The DUP was an autocratic party in which ordinary members had little say over the party policy or direction - but as the party grew there were strains at the top, a confidential NIO briefing paper said in 1988.
The detailed analysis of what is now Northern Ireland’s largest political party highlighted the extraordinary influence on it of the relatively small Free Presbyterian Church, with political decisions sometimes taken in Presbytery meetings.
It said: “The DUP relies, to this day, on the twin strands of the Free Presbyterian Church and the political party.
“This duality was even more evident in the early days of the party - despite the fact that it relied upon some prominent dissident unionists - so that in 1971 of 15 appointments within the DUP 13 were Free Presbyterians or [seemingly meant to be ‘and’] members of the DUP, only two were dissident unionists.
“Perhaps the most unusual aspect of all this, in political terms, was that many of the party’s decisions were only taken after discussion in the Presbytery of the Free Presbyterian Church.
“For example, in 1973 this was the forum that decided that three Free Presbyterian clergy (the Reverends James McClelland, Ivan Foster and William McCrea) should not stand for the 1973 Assembly elections.”
The report estimated that 60 per cent of all DUP councillors elected in 1981 admitted to being Free Presbyterians.
However, it said that “despite local stories about the transfers of funds there is no evidence that the Free Presbyterian Church actually supports the DUP”.
Setting out the party’s structure, the report said that “very little of any significance happens in the DUP without the leader’s knowledge and approval...one matter which is obvious from this structure is that in the DUP, unlike many parties where grassroots opinion is a major factor, the ordinary member has little power or influence”.
It went on: “Party conferences, which have been infrequent in the past, are largely stage-managed and provide no opportunity for the rank and file to influence policy-making.”
The report said that although the DUP was exceptionally well-disciplined, there has been recent evidence of internal strains, resulting in the departure of Jim Allister and the (ultimately brief) resignation of Peter Robinson as deputy leader.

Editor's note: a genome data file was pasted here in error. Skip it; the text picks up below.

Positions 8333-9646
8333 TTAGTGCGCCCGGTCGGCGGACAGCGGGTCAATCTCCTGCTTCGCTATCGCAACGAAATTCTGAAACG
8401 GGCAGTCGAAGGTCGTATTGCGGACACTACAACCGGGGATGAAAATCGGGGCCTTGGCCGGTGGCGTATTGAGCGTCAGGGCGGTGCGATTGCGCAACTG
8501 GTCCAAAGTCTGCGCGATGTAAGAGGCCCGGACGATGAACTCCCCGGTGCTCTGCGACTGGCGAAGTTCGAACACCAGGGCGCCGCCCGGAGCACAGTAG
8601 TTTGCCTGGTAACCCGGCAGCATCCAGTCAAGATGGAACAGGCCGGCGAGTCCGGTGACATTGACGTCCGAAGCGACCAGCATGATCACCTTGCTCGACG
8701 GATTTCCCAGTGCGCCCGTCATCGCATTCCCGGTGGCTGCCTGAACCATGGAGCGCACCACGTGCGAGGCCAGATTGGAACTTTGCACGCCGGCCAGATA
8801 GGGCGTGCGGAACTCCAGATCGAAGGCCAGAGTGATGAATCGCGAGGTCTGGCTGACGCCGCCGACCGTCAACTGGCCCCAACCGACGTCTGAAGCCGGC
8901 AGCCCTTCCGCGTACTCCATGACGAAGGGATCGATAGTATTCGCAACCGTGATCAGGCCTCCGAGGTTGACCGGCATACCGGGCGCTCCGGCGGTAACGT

The report included an organisational chart of how the party was officially structured. But it included the NIO’s own assessment of where power lay in the party, with all of the lines heading towards the leader at the top.
It said that one change which that seemed to indicate was that there was “a more open split between the Free Presbyterian wing of the DUP and the secular grouping who see the continuance of party politics as more important.
“Robinson is clearly in the second category and the fact that his resignation as deputy leader did not lead to the appointment of either McCrea or Beattie (as the two most obvious candidates) has been interpreted as an indication that an all clerical leadership is recognised as undesirable.”
It went on: “The third strand of dissent is the lack of progress in bringing down the Anglo-Irish Agreement and the leaders’ obvious desire to keep to himself the various tactics that are currently being deployed (most notably the talks about talks).
“There are fairly clear indications that it was Robinson’s unhappiness about tactics in the wake of the task force that caused his resignation.
“His return to the fold may be an acknowledgement by Paisley that matters are not what they were within the party.
“It is hard to conceive that the Paisley of five years ago would have rehabilitated anyone who had so publicly embarrassed him as Robinson did.
“All this may indicate that Paisley now believes that the way forward involves some degree of compromise and a recognition by him that if he is to take the party along he will need a broad spectrum of support rather than the simple autocratic exercise of his power as leader.”
It said that some individuals had emerged as influential within the DUP by allegiance to Dr Paisley’s church and party. It said that these individuals, examples of which were given as the Rev William McCrea, Rev Ivan Foster and Rev William Beattie, in some cases went “as far as to ape his style of preaching” but had carved out a niche which was “very much in his shadow”.
It went on: “Others have emerged who rely less on the influence of the church or the emotional pull of Paisley’s style of rhetoric and delivery.
“It was the emergence of Robinson in the General Election of 1979 (largely helped by the UDA) and Allister’s appointment as EEC Adviser that gave fresh impetus to the party and it was at this point that the DUP could be said to be likely to survive as an independent party should anything happen to Paisley.”
Later, the report said that “the DUP has maintained links with the UDA”.
And the report speculated about who was really behind Peter Robinson’s infamous ‘invasion’ of the Monaghan town of Clontibret - something about which Mr Robinson and Mr Paisley publicly disagreed in recent years.
It said: “There are some cynical views that Paisley encouraged Robinson along the path that led to Clontibret, the Dublin trial and Robinson’s subsequent embarrassment when forced to choose between a fine and prison.
“Whether Paisley is sufficiently devious or far-sighted enough to plan all of that sequence is questionable but there is plenty of apocryphal evidence to show that he did little or nothing to soften the difficult position his deputy found himself in.”